4.GuideandScout

Carson: He was a brave Indian, deserved a better
fate, but he had placed himself on the wrong path.
Harvey L. Carter, “Dear Old Kit”

… the fulfillment of our manifest destiny to overspread
the continent allotted by Providence for the free
development of our yearly multiplying millions.
John L. O’Sullivan, Democratic Review, 1845


KIT AND THE PATHFINDER

Carson’s trip back to Missouri in the spring of 1842 was fateful. At that point in his life he was thoroughly obscure, an illiterate trapper who had spent his entire life in the backcountry settlements of Missouri or their New Mexican counterparts, or in Indian country far beyond the AngloAmerican settlement frontier. He had been mentioned briefly in one published book, as a leading figure in a brawl. His principal employment through his adult life was becoming economically obsolete. He had two children to support and a limited number of possibilities for doing so. There were hundreds of men very much like him in the West, scattered from Missouri to California, either looking for new opportunities or trying to cling to the old way of life. There was no particular reason to assume that Kit Carson would not end up like many of them, eking out some kind of living in northern New Mexico, remembered by his neighbors and descendants and receiving perhaps the briefest mention in some fur trade histories, completely overshadowed by such figures as Jedediah Smith, Tom Fitzpatrick, Joseph Walker, and Jim Bridger.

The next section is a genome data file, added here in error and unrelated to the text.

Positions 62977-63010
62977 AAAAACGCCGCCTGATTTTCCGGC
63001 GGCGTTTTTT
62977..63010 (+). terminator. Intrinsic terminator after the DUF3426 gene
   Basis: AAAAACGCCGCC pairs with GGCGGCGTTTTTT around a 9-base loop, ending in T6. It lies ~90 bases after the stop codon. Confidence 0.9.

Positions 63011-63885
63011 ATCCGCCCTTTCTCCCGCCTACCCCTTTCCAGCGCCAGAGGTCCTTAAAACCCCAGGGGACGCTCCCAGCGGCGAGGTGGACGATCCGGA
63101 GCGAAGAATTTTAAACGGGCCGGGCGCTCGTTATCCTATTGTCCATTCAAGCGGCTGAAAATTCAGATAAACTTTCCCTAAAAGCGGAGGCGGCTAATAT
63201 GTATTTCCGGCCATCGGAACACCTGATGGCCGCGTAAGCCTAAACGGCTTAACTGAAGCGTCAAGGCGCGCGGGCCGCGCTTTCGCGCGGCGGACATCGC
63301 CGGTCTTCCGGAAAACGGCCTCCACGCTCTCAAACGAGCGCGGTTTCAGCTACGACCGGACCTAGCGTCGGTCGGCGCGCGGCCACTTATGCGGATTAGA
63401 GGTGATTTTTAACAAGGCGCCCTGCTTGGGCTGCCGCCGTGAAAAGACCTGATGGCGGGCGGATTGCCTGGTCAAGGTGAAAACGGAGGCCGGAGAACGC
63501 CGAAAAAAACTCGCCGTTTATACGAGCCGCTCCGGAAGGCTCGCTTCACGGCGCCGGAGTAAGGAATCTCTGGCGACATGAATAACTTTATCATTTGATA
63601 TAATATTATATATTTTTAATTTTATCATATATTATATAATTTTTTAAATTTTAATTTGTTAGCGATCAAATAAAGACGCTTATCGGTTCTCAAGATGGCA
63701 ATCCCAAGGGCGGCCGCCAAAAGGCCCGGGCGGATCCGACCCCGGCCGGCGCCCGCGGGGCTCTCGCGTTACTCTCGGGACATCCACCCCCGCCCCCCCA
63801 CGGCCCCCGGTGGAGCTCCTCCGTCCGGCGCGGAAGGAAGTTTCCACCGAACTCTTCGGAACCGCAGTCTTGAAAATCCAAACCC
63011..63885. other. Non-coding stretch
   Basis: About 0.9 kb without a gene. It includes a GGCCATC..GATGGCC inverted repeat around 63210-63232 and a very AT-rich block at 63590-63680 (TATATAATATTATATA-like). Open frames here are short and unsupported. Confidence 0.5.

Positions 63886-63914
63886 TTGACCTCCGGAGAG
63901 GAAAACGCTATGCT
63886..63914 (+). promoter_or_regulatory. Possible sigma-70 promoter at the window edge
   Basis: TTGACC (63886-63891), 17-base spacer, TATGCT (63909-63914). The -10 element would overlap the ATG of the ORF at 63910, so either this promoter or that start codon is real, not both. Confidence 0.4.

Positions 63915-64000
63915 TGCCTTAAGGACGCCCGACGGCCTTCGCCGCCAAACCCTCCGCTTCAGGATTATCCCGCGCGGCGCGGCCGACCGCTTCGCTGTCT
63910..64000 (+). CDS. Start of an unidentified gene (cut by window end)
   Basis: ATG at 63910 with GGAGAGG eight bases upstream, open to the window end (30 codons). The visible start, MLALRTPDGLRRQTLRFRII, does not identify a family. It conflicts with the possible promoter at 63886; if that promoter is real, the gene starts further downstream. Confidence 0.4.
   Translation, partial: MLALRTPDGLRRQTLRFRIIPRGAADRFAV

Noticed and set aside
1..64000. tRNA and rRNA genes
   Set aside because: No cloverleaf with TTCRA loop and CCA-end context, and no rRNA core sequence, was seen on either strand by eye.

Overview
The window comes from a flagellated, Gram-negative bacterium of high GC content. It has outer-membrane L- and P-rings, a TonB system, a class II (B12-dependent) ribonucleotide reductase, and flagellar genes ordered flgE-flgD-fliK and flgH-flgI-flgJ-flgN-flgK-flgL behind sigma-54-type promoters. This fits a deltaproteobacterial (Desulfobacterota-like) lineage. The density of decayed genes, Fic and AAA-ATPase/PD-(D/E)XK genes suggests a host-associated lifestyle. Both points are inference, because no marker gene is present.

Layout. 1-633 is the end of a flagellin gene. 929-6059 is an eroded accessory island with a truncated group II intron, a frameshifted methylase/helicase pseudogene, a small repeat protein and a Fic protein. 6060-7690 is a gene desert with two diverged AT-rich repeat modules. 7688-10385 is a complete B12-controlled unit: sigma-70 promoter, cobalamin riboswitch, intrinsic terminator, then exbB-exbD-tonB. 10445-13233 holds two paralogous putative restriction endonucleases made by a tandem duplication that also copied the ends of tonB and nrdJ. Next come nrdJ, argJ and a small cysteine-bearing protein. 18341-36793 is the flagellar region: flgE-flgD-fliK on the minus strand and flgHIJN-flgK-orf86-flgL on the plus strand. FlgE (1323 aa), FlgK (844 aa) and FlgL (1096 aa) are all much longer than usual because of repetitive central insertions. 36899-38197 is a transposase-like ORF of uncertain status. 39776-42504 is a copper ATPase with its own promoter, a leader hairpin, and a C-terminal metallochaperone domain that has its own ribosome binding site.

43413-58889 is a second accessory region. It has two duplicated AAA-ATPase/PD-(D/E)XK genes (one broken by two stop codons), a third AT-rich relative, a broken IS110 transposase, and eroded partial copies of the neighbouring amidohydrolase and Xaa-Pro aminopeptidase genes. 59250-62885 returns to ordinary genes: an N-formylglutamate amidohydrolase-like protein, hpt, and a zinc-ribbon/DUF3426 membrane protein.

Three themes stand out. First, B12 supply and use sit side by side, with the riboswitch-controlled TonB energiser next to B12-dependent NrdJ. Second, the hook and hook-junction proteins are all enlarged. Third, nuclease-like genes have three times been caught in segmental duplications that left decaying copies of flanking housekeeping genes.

What happened instead was that Carson became the most famous of the mountain men, the one whose name was instantly recognizable, so that Herman Melville, just seven years after that return to Missouri, could describe him as the model of that whole “class of men.” He would become famous, not just for the statutory fifteen minutes, but for the

-85-

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Kit Carson and the Indians
Table of contents

Table of contents

  • Title Page iii
  • Contents vii
  • Illustrations ix
  • Preface xi
  • Acknowledgments xix
  • 1- Will the Real Kit Carson Please Stand Up? 1
  • 2- Backcountry 24
  • 3- Mountain Man 37
  • 4- Guideandscout 85
  • 5- Indian Agent 148
  • 6- Soldier 228
  • 7- Peacemaker 343
  • 8- Conclusion 418
  • Notes 461
  • Index 509
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